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Writing in Concert

ENGL 145.401
instructor(s):
T 1:30-4:30
fulfills requirements:
Elective Seminar of the Standard Major
Creative Writing Seminar Requirement of the Creative Writing Track

Writing in Concert comprises two parts: teaching a common text and writing about the experience using memoir, reportage, and criticism. This year's text will be the play, The Piano Lesson, by two-time Pulitzer prizewinner, August Wilson. 

August Wilson (1945-2005) grew up poor in Pittsburgh, Pennsylvania, but better off, he believed than his parents. "My generation of blacks knew very little about the past of our parents," he told  The New York Times in 1984. "They shielded us from the indignities they suffered." Wilson's play illuminate that past, its complex difficulties and its legacy. 

Wilson wrote a series of ten plays, each set in a different era, from the 1900's through the 1990's. He won five New York Drama Critic Circle Awards, numerous Tony awards, and two Pulitzer Prizes. The Piano Lesson is set in the Great Depression of the 1930's, and it is one of the plays that won the Pulitzer. The drama pits brother against sister in a contest to decide the future of a treasured heirloom, a piano, carved with African-style portraits by their grandfather, an enslaved plantation carpenter. The brother wants to sell it to buy land, while the sister adamantly insists that the instrument carries too much family history to part with. 

English 145 students will study the common text in close reading, discussion and preliminary essay exercises. The idea is to develop an intimate relationship with a text, learn about yourself as a writer from your responses to it, and then, by creating a mini-course syllabus and lesson plans, learn how to help readers at different stages in life and literacy find their own ways to enter the text. Learning the work takes three to four weeks; teaching requires four to six, with some overlap. On February 6th, students will participate in a workshop for teachers of August Wilson's work led by New Freedom Theater's Johnnie Hobbs. We also work with intensity and focus on issues of learning and teaching to prepare students to teach at several urban learning sites, each with its own challenges and charisma: high school English classes, a church-based book group, adult education centers, a recovery house, a homeless shelter. In March, we will attend the Arden Theater's production of The Piano Lesson. Teaching, learning, experiencing the work are all subjects of short journal and prompt assignments throughout the term, along with the writing of other, focused writing: syllabi, lesson plans, letters.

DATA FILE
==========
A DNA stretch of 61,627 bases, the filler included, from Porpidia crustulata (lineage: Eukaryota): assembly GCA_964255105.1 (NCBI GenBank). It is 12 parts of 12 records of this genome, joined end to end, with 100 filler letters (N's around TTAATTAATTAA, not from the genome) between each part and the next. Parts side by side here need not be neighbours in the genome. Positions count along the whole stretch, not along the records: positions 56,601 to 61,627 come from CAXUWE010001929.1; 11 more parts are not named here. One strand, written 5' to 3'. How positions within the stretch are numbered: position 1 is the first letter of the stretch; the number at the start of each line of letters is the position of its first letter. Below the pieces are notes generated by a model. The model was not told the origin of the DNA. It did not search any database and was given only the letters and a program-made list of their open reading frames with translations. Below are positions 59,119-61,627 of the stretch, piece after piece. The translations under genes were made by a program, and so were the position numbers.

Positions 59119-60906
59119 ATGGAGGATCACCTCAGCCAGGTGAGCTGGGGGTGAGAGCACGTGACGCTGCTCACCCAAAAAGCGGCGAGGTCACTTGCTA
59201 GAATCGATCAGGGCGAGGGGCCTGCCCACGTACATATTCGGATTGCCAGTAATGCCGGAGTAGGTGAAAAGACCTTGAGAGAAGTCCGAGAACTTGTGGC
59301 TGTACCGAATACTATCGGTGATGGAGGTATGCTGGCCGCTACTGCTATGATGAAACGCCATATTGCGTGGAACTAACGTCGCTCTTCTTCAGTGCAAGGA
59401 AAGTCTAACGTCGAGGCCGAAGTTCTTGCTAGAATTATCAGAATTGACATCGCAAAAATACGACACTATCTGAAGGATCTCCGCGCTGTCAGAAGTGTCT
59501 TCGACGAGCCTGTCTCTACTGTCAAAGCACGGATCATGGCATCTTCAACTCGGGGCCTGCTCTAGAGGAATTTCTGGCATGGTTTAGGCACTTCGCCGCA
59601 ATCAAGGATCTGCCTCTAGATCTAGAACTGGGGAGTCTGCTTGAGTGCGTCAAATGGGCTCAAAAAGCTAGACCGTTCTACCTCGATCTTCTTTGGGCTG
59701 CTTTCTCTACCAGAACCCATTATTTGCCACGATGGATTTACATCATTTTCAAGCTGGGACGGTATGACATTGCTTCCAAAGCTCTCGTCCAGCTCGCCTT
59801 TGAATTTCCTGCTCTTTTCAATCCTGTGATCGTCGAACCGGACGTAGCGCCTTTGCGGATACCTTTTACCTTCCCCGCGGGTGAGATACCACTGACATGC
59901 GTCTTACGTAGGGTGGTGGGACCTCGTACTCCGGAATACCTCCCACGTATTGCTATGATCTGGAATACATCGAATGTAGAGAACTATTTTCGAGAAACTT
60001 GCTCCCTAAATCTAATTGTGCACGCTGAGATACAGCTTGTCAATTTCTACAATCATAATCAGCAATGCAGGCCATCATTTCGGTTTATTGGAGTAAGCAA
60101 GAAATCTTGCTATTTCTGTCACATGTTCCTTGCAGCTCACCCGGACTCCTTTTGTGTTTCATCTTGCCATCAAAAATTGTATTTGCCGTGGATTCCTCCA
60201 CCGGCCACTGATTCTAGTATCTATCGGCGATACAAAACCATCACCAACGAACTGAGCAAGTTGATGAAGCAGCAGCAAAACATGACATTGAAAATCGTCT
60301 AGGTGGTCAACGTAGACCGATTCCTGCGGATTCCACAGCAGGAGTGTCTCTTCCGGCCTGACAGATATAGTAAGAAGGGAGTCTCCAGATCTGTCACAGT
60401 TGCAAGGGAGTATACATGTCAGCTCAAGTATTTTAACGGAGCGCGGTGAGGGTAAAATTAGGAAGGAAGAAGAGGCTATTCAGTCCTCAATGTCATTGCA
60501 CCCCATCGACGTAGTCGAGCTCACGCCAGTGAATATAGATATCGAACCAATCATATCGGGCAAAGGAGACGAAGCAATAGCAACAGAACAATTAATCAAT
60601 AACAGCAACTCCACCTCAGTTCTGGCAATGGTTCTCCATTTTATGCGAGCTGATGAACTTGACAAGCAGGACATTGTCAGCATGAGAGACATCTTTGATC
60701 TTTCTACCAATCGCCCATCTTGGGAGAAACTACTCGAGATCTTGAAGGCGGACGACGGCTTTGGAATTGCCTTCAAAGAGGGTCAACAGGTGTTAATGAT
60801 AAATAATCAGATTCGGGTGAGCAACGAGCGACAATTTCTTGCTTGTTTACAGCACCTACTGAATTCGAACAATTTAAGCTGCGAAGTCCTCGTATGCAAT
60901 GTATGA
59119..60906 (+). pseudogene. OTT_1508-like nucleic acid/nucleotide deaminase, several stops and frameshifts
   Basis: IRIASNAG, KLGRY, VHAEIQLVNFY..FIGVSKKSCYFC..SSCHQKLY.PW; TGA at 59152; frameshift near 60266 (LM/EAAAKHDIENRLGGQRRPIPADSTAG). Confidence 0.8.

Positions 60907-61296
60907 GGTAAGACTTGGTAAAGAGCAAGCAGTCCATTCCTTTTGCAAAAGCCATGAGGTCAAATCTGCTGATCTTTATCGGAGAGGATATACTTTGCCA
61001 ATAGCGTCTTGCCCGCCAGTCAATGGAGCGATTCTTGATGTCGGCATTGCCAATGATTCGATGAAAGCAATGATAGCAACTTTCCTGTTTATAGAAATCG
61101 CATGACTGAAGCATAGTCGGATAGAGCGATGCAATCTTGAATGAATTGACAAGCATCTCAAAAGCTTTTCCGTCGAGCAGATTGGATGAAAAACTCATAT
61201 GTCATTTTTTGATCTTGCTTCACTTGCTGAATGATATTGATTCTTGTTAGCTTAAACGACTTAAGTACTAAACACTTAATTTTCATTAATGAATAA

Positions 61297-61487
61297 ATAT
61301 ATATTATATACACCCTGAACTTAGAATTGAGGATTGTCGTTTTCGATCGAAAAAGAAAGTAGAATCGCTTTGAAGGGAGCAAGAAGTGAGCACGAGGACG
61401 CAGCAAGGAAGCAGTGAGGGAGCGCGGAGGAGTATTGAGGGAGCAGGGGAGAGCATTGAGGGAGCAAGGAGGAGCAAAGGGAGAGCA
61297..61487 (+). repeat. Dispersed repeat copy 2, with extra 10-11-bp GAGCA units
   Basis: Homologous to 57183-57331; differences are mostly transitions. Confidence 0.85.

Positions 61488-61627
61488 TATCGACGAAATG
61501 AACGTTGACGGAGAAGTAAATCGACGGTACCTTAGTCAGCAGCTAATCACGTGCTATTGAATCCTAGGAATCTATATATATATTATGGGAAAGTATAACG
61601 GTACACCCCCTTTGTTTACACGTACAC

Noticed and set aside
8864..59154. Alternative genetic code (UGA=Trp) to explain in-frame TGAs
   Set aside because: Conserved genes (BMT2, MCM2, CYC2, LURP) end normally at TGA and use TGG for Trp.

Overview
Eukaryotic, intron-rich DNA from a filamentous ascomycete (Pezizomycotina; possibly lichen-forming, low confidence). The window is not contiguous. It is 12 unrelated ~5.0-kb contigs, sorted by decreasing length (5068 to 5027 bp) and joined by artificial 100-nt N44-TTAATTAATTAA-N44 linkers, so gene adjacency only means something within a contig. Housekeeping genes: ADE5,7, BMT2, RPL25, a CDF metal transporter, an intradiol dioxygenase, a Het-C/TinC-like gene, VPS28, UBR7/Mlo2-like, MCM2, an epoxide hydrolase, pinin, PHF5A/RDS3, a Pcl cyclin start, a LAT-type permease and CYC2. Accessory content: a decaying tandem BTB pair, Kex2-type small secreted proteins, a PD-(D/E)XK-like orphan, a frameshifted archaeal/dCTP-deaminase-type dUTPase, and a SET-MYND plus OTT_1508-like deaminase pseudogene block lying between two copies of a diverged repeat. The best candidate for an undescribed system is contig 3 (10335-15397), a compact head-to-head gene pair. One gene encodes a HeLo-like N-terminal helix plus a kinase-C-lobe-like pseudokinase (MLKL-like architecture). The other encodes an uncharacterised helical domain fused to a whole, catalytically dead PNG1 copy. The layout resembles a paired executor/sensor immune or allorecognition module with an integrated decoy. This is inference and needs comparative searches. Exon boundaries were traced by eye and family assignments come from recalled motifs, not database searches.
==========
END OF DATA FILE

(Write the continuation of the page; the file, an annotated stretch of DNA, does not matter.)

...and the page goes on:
On Thursday, April 10th, students from the various sites come together to attend a panel discussion and reading directed by New Freedom Theater's Johnnie Hobbs with student-actors from University of the Arts performing a unique collage of Wilson theater and describing, as they weave together various famous Wilson scenes, the body of work that these separate pieces comprise. This citywide project that makes deep connections among the academy, literature, writers, readers, and learners.  

The final essay will reflect each student's experience with the play, teaching, and the Reading in Concert performance. The course requires that each student submit the essay, or an excerpt for publication, and to post it on the Art Sanctuary website. Clearly, the emphasis during the term is on focus, practice, learning, relationships, revision, and language. It comes at you from all sides, a literary bum's rush meant to dislodge comfortable writing habits and push you toward intense, carefully thought, and deeply-felt nonfiction prose. 

Here's a taste of what some Reading in Concert students have written: 

Community grows me. This is the point I must make here. If I don't start by saying it I'll try to convince myself otherwise. The praise of community is a painful admission for me. I don't want to have to need people. I don't want to admit that community is far more powerful than my own devices. I cannot harvest myself. I cannot truly grow without other people. Every point of my life affirms this need for others. I have never thrived on my own. Yet I can't shake the notion that maybe, if I just give solitude enough time, a break through will come. For some reason I keep my expectations of the future separate from my experiences of the past. I expect to be able to accomplish great things on my own but it has never happened that way. I expect to be disappointed or misunderstood by others yet this has rarely been the case. I expect that teaching Sonia Sanchez will require an outpouring of my intellect and wisdom, yet my most profound moments of learning have come through community experiences. --Josh Macha 

As the class dissected Sanchez's words, I realized that I hadn't truly appreciated "Poem No. 8" until that moment. I was more engaged with the text then than I had been at any earlier point in the semester. Sitting at my desk and pulling out my hair while trying to memorize a passage or write a haiku, I had wasted my time battling my inner demons. But there was no time for my inhibitions at this moment; I needed to be present for my students and inhabit the literature with them. For the first time, I let go of my fears, and rose to the occasion. --Rebecca Sherman